Tuesday, January 25, 2011

Chemotherapy using Nanoparticles more efficient than the drug alone

by Allison Bierly, Ph.D., National Institutes of Health (NIH):

A new drug delivery technique may hold promise for more efficient cancer therapies. The technique involves storing a cancer drug inside tiny objects called nanoparticles. Using this method, researchers were able to shrink tumors in mice while using smaller doses of the drug to reduce harmful side effects.

The chemotherapy drug cisplatin is an effective cell killer. It's used against half of all human cancers. However, cisplatin carries serious side effects, like kidney and nerve damage. These side effects limit the dose that can be used, which is a problem because the drug only lasts in the bloodstream for a short time.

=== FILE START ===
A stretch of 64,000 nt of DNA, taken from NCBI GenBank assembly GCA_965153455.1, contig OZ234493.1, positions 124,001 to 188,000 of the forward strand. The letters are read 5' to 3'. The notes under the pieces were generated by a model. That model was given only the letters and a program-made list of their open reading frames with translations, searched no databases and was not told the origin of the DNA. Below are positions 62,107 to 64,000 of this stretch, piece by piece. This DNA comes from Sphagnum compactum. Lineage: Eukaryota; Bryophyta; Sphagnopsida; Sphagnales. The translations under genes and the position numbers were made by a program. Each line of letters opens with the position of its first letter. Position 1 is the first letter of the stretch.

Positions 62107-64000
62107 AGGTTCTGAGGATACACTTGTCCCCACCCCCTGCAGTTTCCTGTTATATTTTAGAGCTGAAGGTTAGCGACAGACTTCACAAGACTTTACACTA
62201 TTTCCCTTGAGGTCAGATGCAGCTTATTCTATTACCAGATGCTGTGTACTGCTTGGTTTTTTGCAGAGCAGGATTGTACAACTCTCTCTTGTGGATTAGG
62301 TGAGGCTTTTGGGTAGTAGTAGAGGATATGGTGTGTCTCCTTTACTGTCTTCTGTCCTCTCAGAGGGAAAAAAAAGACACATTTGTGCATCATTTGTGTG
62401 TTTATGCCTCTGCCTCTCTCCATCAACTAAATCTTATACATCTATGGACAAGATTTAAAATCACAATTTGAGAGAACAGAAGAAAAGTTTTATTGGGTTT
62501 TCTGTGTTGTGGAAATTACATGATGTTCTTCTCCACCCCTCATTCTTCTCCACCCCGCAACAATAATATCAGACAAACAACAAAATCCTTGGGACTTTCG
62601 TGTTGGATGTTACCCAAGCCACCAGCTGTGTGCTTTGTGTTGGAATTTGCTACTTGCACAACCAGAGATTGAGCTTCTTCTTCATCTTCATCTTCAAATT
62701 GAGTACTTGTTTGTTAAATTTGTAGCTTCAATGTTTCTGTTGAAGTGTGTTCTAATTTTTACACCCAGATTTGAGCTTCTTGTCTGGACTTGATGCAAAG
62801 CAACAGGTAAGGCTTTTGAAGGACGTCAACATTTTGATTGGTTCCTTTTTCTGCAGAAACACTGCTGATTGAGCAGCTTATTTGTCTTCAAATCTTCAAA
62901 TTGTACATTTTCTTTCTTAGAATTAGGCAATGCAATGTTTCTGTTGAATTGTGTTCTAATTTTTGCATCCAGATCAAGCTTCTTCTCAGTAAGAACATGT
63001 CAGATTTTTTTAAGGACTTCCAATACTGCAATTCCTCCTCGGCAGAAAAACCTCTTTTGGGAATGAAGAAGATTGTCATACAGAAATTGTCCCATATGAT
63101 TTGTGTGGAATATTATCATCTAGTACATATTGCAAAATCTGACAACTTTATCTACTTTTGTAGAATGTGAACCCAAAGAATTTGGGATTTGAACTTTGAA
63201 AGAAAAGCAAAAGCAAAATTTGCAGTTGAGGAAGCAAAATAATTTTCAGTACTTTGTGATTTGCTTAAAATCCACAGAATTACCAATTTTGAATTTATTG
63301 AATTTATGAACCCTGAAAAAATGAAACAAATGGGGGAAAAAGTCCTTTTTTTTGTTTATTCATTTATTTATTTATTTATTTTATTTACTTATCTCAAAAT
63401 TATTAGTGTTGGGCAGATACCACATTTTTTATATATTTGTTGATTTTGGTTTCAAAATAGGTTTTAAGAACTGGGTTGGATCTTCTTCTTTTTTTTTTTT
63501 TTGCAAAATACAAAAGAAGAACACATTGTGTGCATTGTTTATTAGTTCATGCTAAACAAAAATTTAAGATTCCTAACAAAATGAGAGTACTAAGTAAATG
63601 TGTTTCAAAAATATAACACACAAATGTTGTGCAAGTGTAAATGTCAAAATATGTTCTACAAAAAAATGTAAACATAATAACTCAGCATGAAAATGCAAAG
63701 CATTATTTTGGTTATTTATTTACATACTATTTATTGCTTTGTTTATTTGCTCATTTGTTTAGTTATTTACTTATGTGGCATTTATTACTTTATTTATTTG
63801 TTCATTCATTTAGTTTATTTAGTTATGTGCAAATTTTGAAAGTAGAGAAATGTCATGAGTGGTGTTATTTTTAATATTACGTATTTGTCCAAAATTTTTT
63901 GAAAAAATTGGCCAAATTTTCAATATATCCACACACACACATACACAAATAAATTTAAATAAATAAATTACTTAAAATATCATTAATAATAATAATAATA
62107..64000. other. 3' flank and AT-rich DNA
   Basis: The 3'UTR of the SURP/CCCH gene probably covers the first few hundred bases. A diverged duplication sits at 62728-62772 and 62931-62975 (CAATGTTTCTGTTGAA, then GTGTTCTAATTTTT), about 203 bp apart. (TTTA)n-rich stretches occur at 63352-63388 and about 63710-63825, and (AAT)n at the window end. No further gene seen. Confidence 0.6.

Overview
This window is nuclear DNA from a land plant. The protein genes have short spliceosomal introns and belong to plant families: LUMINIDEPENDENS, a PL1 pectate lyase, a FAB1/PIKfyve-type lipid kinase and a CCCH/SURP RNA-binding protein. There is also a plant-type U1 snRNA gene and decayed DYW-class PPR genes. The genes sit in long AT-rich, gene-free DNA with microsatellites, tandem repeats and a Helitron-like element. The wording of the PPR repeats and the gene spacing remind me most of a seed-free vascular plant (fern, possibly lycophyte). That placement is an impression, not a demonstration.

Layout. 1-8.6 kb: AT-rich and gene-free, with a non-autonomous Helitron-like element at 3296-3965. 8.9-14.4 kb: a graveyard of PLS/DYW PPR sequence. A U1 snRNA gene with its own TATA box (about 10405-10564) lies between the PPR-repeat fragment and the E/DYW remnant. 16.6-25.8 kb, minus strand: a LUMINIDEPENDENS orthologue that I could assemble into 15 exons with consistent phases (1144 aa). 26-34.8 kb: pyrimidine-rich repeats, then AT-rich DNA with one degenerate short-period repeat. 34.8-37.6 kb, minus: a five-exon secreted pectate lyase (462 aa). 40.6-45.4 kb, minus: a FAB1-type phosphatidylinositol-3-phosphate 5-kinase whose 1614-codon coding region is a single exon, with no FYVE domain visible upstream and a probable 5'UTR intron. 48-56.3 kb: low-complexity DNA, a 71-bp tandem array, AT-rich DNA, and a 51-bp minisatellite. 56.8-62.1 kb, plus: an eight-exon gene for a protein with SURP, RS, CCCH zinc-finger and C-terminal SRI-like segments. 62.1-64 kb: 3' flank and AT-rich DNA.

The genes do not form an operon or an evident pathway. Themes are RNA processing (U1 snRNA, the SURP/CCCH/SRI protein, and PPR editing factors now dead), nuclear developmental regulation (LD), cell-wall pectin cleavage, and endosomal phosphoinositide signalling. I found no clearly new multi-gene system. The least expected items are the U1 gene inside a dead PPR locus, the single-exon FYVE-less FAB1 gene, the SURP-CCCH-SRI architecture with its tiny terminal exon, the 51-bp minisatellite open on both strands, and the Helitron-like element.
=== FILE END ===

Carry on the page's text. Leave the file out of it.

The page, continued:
Nanoparticles are emerging as an efficient tool to deliver therapies. They can carry drug molecules and be targeted to specific cells. Recently, a team of scientists from the Massachusetts Institute of Technology and Brigham and Women's Hospital showed that they could store an inactive form of cisplatin, called a prodrug, inside nanoparticles that are engineered to target a specific protein on prostate cancer cells.

Once the cells take up the nanoparticle, the prodrug is released and converted to its active form.

The team showed that these drug-carrying particles kill cancer cells in culture more efficiently than the drug alone. Read more>>

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